Lodor v. Baldwin et al

Filing 12

ORDER DISMISSING CASE without prejudice to any other habeas petition or civil rights action petitioner wishes to file. Signed by Judge David R. Herndon on 3/10/2017. (tjk)

Download PDF
IN THE UNITED STATES DISTRICT COURT FOR THE SOUTHERN DISTRICT OF ILLINOIS DAVID EDWARD LODOR, Petitioner, vs. CIVIL NO. 17-cv-0118-DRH JOHN BALDWIN, BRETT BROSMANN, and SEAN DUFFY Respondents. MEMORANDUM AND ORDER HERNDON, District Judge: Petitioner, currently incarcerated in Vandalia Correctional Center, brings this habeas corpus action pursuant to 28 U.S.C. § 2241 to challenge the constitutionality of the Illinois Department of Corrections’ (IDOC) calculation of his out-date, and his underlying conviction for violating a protective order. The petition was filed on February 7, 2017. (Doc. 1). Petitioner argues that trial transcripts are being withheld from him. (Doc. 1, p. 6). He further argues that Judge T.S. McCann of Kendall County sentenced him to 1 term of 4 years’ parole at the end of his last consecutive charge. Id. While serving a sentence on 3 consecutive charges, petitioner caught another charge while trying to contact his son, who has an order of protection against him. (Doc. 1, pp. 6-7). Petitioner argues that his outdate is being miscalculated as a result of the interplay between the 2012 charges and the 2014 charge. (Doc. 1, p. 6). He also alleges that he should not have been charged with violating a protective order because two separate counties issued them and petitioner believes that the two orders of protection cannot run together. (Doc. 1, p. 7). 1 Petitioner’s third argument is that IDOC should have allowed him to take classes to earn sentence credits. Id. Finally, petitioner argues that IDOC’s policy of requiring him to have a home site prior to being released is effectively punishing him for being homeless. Id. Petitioner alleges that he filed a grievance regarding the calculation of his outdate, although it is not clear how far he pursued that process or what the outcome was. (Doc. 1, p. 2). Petitioner states, “I have many IDOC employees bumping heads on this,” which Id. Petitioner also states that as to the implies that the issue has not been resolved. underlying conviction, he has an appeal pending in the appellate court for the Second District of Illinois. (Doc. 1, p. 3). Discussion Rule 4 of the Rules Governing § 2254 Cases in United States District Courts provides that upon preliminary consideration by the district court judge, “[i]f it plainly appears from the petition and any attached exhibits that the petitioner is not entitled to relief in the district court, the judge must dismiss the petition and direct the clerk to notify the petitioner.” Rule 1(b) of those Rules gives this Court the authority to apply the rules to other habeas corpus cases. After carefully reviewing the petition in the present case, the Court concludes that petitioner is not entitled to relief, and the petition must be dismissed. Petitioner has invoked the wrong statute and his case will be dismissed on these grounds. The correct vehicle for a state prisoner seeking relief from a state court conviction is § 2254, not § 2241. Walker v. O’Brien, 216 F.3d 626, 633 (7th Cir. 2000); see also Heck v. Humphrey, 512 U.S. 477, 481 (1994) (holding a petition for a writ of habeas corpus under 28 U.S.C. § 2254 “is the exclusive remedy for a state prisoner who 2 challenges the fact or duration of his confinement and seeks immediate or speedier release.”). The Court will not automatically re-characterize the petition as being made pursuant to § 2254 because that statute contains a strict limit on the number of § 2254 petitions an inmate may file, and re-characterizing the petition may make it significantly more difficult for a litigant to file another motion. See Castro v. United States, 540 U.S. 375, 382-83 (2003). It is also clear that petitioner has not met the requirements of § 2254. Before a habeas action may be heard in federal court, a petitioner is required to exhaust his available remedies in state court, or else show cause and prejudice for the failure to exhaust. 28 U.S.C. § 2254(b)(1); McAtee v. Cowan, 250 F.3d 506, 508-09 (7th Cir. 2001). To exhaust his remedies, a state prisoner must fairly present his claim in each appropriate state court including a state supreme court with powers of discretionary review. Byers v. Basinger, 610 F.3d 980, 985 (7th Cir. 2010); Baldwin v. Reese, 541 U.S. 27, 29 (2004); see also O'Sullivan v. Boerckel, 526 U.S. 838, 845 (1999) (holding that state prisoners “must give the state courts one full opportunity to resolve any constitutional issues by invoking one complete round of the State's established appellate review process”); Spreitzer v. Schomig, 219 F.3d 639, 644-45 (7th Cir. 2000). A prisoner need not pursue all separate state remedies that are available to him but must give “the state courts one fair opportunity to pass upon and correct the alleged violations.” McAtee, 250 F.3d at 509. Further, “[i]f a prisoner fails to present his claims in a petition for discretionary review to a state court of last resort, those claims are procedurally defaulted.” Rodriguez v. Scillia, 193 F.3d 913, 917 (7th Cir. 1999); see also O'Sullivan, 526 U.S. at 848. 3 Petitioner has affirmatively stated that he has not exhausted his state court remedies as to the underlying conviction. He has stated that the matter is still pending in the appellate court and that he has not presented it to the state supreme court. It is unclear as to whether he has exhausted his remedies as to the calculation of his outdate; the proper course is to file a petition for mandamus in state court, and the petition implies that the only step petitioner has taken so far is to file a grievance to the IDOC. Toney v. Franzen, 687 F.2d 1016, 1021-22 (7th Cir. 1982) (“Under Illinois law, mandamus is clearly the appropriate procedure to compel the Department of Corrections to set petitioner’s mandatory release date in accordance with law.”). Notably, exhaustion in a habeas case requires presentation to the state courts, not the relevant state agency. It also appears petitioner’s claims regarding his underlying conviction and the calculation of his outdate may be intertwined, as petitioner has implied that he caught another charge while still incarcerated, which may have impacted the amount of parole or supervised release that he had to serve, although it is not clear form the petition that this is necessarily the case. Petitioner is strongly cautioned to make sure that he completes his state court remedies prior to bringing an action in federal court as to all issues he wishes to raise. Pending Motions Petitioner’s motion to proceed IFP will be addressed by separate order. (Doc. 6). The Court also notes that petitioner filed 1 exhibit on February 9, 2017, a second on February 28, 2017, and a third on March 2, 2017. (Doc. 3) (Doc. 4) (Doc. 8). All 3 exhibits appear to address incidents of prison discipline that have no bearing on this case. The Court did not consider them as part of this screening. If petitioner wishes to 4 bring claims based on his conditions of confinement or due process violations, he must file suit under § 1983; he cannot bring such claims in a habeas suit. Disposition For the reasons stated above, the instant habeas petition is DISMISSED without prejudice to any other habeas petition or civil rights action petitioner wishes to file. If necessary, petitioner may re-file his claims raised herein after his state court remedies are fully exhausted, so long as he does so within the applicable time limits. See 28 U.S.C. § 2244(d)(1). A claim for wrongful imprisonment in state custody should be brought pursuant to § 2254. Should petitioner desire to appeal this Court's ruling dismissing his petition for a writ of habeas corpus, he must first secure a certificate of appealability, either from this Court or from the Court of Appeals. See Fed. R. App. P. 22(b); 28 U.S.C. § 2253(c)(1). Pursuant to Rule 11(a) of the Rules Governing Section 2254 Cases in the United States District Courts, the Court must issue or deny a certificate of appealability “when it enters a final order adverse to the applicant.” Id. This petition has been dismissed without prejudice because petitioner failed to invoke the proper statute. Except in special circumstances, such a dismissal without prejudice is not a final appealable order, so a certificate of appeal ability is not required. See Moore v. Mote, 368 F.3d 754, 755 (7th Cir. 2004). Further, pursuant to 28 U.S.C. § 2253, a certificate of appealability may issue “only if the applicant has made a substantial showing of the denial of a constitutional right.” This requirement has been interpreted by the Supreme Court to mean that an applicant must show that “reasonable jurists would find the district court's assessment of the constitutional claims debatable or wrong.” S lack v. McDaniel, 529 U.S. 473, 484 5 (2000). A petitioner need not show that his appeal will succeed, Miller-El v. Cockrell, 537 U.S. 322, 337 (2003), but a petitioner must show “something more than the absence of frivolity” or the existence of mere “good faith” on his part. Id. at 338 (citation omitted). If the district court denies the request, a petitioner may request that a circuit judge issue the certificate. Fed. R. App. P. 22(b)(1)-(3). Here, this Order dismisses this case without prejudice, which means there is no final appealable order and a certificate of appealability is not required. Additionally, no reasonable jurist would find it debatable whether this Court's ruling on petitioner’s attempt to bring his habeas case pursuant to § 2241 without exhausting state court remedies was correct. Accordingly, a certificate of appealability shall NOT be issued. The Clerk is DIRECTED to close this case. Digitally signed by Judge David R. Herndon Date: 2017.03.09 16:58:17 -06'00' IT IS SO ORDERED DATED: March 9, 2017 United States District Judge 6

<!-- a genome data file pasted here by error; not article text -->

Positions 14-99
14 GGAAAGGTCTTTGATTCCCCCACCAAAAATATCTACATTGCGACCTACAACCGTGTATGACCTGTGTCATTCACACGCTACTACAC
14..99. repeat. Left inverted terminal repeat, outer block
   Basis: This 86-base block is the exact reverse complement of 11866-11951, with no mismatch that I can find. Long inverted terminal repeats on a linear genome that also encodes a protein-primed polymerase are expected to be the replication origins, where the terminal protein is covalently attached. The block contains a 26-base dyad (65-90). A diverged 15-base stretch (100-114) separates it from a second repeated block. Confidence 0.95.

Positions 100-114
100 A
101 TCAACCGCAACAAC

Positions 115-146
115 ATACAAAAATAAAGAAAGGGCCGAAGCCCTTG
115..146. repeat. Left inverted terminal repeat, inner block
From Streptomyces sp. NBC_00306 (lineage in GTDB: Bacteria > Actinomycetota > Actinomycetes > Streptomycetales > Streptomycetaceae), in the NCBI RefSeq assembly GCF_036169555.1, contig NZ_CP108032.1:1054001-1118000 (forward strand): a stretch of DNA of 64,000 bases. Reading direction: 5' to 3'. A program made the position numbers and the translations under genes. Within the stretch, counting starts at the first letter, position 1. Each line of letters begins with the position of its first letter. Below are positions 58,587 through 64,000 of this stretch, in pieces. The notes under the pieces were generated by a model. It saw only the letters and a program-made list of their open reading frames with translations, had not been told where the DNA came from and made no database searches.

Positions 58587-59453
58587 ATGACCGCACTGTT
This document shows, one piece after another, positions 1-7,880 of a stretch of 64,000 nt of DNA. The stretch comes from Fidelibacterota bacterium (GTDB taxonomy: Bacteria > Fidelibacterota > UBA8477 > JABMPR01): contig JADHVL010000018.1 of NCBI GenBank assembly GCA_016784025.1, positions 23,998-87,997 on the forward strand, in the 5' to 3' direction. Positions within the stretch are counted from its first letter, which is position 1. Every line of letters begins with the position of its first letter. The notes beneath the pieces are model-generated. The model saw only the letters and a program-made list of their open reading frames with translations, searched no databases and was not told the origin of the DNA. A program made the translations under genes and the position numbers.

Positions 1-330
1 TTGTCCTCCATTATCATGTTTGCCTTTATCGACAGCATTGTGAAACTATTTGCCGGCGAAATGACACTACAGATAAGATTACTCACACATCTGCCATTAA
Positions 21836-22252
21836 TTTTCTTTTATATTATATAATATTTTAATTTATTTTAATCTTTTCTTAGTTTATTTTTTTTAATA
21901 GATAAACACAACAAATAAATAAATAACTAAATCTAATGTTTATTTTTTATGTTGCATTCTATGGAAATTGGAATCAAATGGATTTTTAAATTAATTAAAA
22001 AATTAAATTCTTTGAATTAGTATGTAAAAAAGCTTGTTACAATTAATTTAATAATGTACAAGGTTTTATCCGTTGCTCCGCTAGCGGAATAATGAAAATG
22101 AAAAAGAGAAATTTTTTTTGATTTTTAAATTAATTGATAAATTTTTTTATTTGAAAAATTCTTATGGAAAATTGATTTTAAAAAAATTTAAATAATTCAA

Disclaimer: Justia Dockets & Filings provides public litigation records from the federal appellate and district courts. These filings and docket sheets should not be considered findings of fact or liability, nor do they necessarily reflect the view of Justia.

Why Is My Information Online?